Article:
The book is divided into sections: materials, composition & design, tonal value, color & light, techniques, demonstrations. The best part is that the book is spiral bound so that the pages stay open - I love that part. It is a great reference book with great examples and most of the book can easily apply to watercolor, acrylic and colored pencil.

Caroline said...

What a fantastic list - thank you Katherine!

I must have bought my copy of Itten's The Art of Color before it went out of print! The Johannes Itten book The Elements of Color is still in print:
http://www.amazon.com/Elements-Color-Johannes-Itten/dp/0471289299/ref=pd_bbs_sr_1?ie=UTF8&s=books&qid=1231966494&sr=8-1
I don't know how I come to have a copy of both books on Color, but the Elements has most of the exercises in it and I use it in my studio for ways to deepen my color understanding.

visioneerwindows said...

These are good lists, especially Betty's books, and the two Acrylic ones, as well as old standby's like Bridgman's [tho Hogarth's and Shephard's are more preferred by me] and Loomis' classics [all of them of value]... however, with other mediums, much seemed overlooked [ perhaps out of print, since my copies were gained many years ago] - Guptill's Rendering in Pencil, and moreso his Rendering in Pen and Ink, for example...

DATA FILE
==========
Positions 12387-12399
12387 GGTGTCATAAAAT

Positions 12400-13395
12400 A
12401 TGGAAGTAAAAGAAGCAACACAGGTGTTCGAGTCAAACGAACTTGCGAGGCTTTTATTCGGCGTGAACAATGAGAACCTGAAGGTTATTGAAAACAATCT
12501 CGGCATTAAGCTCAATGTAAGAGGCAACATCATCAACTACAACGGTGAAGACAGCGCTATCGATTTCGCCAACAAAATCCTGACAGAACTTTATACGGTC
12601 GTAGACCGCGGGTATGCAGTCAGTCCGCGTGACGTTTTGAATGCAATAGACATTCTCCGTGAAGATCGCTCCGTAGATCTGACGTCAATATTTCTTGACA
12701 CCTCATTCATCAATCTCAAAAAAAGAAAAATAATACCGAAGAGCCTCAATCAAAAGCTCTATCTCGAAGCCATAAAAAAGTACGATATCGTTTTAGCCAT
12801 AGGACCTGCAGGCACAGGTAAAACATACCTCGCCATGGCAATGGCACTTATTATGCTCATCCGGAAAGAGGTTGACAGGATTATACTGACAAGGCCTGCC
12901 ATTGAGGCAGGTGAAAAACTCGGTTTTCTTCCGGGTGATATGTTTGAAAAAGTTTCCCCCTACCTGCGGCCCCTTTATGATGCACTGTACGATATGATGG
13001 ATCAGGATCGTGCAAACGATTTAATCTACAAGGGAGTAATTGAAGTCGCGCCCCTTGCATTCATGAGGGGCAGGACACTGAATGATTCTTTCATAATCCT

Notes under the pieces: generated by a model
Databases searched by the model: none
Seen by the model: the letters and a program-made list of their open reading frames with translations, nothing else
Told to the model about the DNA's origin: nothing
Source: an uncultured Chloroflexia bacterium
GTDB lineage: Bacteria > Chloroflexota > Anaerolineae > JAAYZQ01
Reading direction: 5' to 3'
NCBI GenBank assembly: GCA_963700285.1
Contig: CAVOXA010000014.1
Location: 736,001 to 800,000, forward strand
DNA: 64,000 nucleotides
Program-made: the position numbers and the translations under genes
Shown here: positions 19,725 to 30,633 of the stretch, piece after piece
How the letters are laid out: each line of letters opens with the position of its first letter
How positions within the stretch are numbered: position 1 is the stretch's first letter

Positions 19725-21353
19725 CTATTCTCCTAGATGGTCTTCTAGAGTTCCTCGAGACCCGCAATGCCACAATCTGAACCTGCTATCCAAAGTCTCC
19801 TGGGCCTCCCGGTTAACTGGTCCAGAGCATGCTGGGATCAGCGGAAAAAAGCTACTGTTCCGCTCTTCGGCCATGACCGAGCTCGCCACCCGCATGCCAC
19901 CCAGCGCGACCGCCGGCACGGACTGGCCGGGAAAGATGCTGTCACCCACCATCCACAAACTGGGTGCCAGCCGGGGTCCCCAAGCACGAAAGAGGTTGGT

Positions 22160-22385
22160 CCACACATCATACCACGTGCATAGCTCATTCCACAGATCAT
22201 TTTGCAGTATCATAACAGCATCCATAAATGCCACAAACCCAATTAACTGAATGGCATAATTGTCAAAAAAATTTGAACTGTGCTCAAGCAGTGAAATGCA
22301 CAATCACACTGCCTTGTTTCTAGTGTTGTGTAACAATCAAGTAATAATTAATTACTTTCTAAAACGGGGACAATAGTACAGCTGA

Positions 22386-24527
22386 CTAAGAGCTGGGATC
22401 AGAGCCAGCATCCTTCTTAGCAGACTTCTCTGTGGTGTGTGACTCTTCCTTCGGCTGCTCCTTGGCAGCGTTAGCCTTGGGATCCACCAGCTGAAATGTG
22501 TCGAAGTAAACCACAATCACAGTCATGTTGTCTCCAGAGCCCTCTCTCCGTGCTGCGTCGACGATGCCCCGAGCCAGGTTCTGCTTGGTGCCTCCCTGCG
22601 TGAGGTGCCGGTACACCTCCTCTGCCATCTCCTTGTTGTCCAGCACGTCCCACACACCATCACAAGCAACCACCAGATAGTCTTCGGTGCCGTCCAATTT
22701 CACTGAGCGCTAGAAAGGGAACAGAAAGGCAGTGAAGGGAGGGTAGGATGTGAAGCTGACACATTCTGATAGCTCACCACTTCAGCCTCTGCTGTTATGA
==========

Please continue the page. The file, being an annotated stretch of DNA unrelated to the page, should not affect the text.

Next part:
Indeed, this brings up a book am working on which covers an area not generally thought of yet - just as colored pencil used to be in the service of other arenas [illustration mostly] and only now being given its due as a medium for fine art, so too pen and ink has been considered as mostly sketching material, a means to the end of oils or egg tempra or doodling - but not as fine art... this is something I am trying to change thru my pen/ink paintings, and the need for a book explaining and exemplifying that - Rendering in the Grand Manner - which will show how to see thematically and how to achieve pen/ink works in the 20"x30" to 32"x40" size and larger [am planning on a couple of 40"x60" this summer] as finished fine art works... for years have waited for another to so do - and none have, and am tired of waiting... much can be gained by seeing more than the oils, acrylics, pastel, egg tempra, and colored pencils as valid mediums for the artist to use in contemplative measures...